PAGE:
Anthropometry is a simple, inexpensive method of body composition assessment, but its validity has not been examined adequately in young children. The study therefore compared the body composition estimates using anthropometry with those using dual-energy X-ray absorptiometry (DXA) in infants and young children.METHODS:
Body composition estimates using anthropometry and DXA were assessed and compared at 6, 12 and 18 months in a cohort of 137 infants enrolled at birth.RESULTS:
Fat mass (FM) and body fat percent (%BF) estimates by anthropometry were lower than those using DXA. Mean differences (DXA - skinfold thickness) in FM, fat free mass (FFM) and %BF were highest at 6 months (350 g, − 226 g and 4%, respectively); the differences reduced with increase in age and were lowest at 18 months (46 g, 56 g and 0%, respectively). Bland-Altman analyses showed good agreement between the FM, FFM and %BF estimates by the two methods only at 18 months. Accretion of FM and FFM during follow-up, estimated by the two methods, was significantly different, with agreement between the methods seen only for increment in FFM from 6 to 12 months.CONCLUSIONS:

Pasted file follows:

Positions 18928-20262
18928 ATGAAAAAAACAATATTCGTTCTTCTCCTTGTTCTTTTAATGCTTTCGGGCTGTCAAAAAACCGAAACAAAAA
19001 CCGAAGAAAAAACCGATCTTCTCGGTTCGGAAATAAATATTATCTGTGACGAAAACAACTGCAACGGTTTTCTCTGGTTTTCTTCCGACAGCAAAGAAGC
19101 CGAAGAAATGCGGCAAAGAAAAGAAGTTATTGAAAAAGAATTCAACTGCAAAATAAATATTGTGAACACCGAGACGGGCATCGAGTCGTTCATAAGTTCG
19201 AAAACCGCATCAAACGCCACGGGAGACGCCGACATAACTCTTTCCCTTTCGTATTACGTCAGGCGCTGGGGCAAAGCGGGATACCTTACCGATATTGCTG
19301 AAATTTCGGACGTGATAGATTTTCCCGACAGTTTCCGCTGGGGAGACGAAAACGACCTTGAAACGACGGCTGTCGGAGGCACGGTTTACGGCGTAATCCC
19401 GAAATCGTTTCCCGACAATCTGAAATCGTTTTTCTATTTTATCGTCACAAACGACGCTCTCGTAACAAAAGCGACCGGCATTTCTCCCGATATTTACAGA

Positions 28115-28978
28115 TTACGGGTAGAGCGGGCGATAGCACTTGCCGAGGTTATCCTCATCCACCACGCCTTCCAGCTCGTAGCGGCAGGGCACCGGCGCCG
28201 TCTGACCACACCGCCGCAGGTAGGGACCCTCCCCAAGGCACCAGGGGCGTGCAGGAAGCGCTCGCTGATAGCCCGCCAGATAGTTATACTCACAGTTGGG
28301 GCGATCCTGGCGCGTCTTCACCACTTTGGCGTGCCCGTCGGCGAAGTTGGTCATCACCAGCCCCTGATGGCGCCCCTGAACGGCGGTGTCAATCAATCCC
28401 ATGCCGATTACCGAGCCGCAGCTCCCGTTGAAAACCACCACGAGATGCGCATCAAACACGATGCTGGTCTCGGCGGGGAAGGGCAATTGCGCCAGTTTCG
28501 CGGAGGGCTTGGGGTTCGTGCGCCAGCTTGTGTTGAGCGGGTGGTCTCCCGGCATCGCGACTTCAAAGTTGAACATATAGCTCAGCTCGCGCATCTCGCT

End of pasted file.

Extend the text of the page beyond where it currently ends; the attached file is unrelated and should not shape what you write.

Substantial differences were found in the body composition estimates by anthropometry compared with DXA and also in the longitudinally assessed tissue accretion patterns by the two methods. As the body composition patterns may be influenced by the method used for body composition assessment, results of studies assessing body composition by anthropometry during infancy should be interpreted with caution.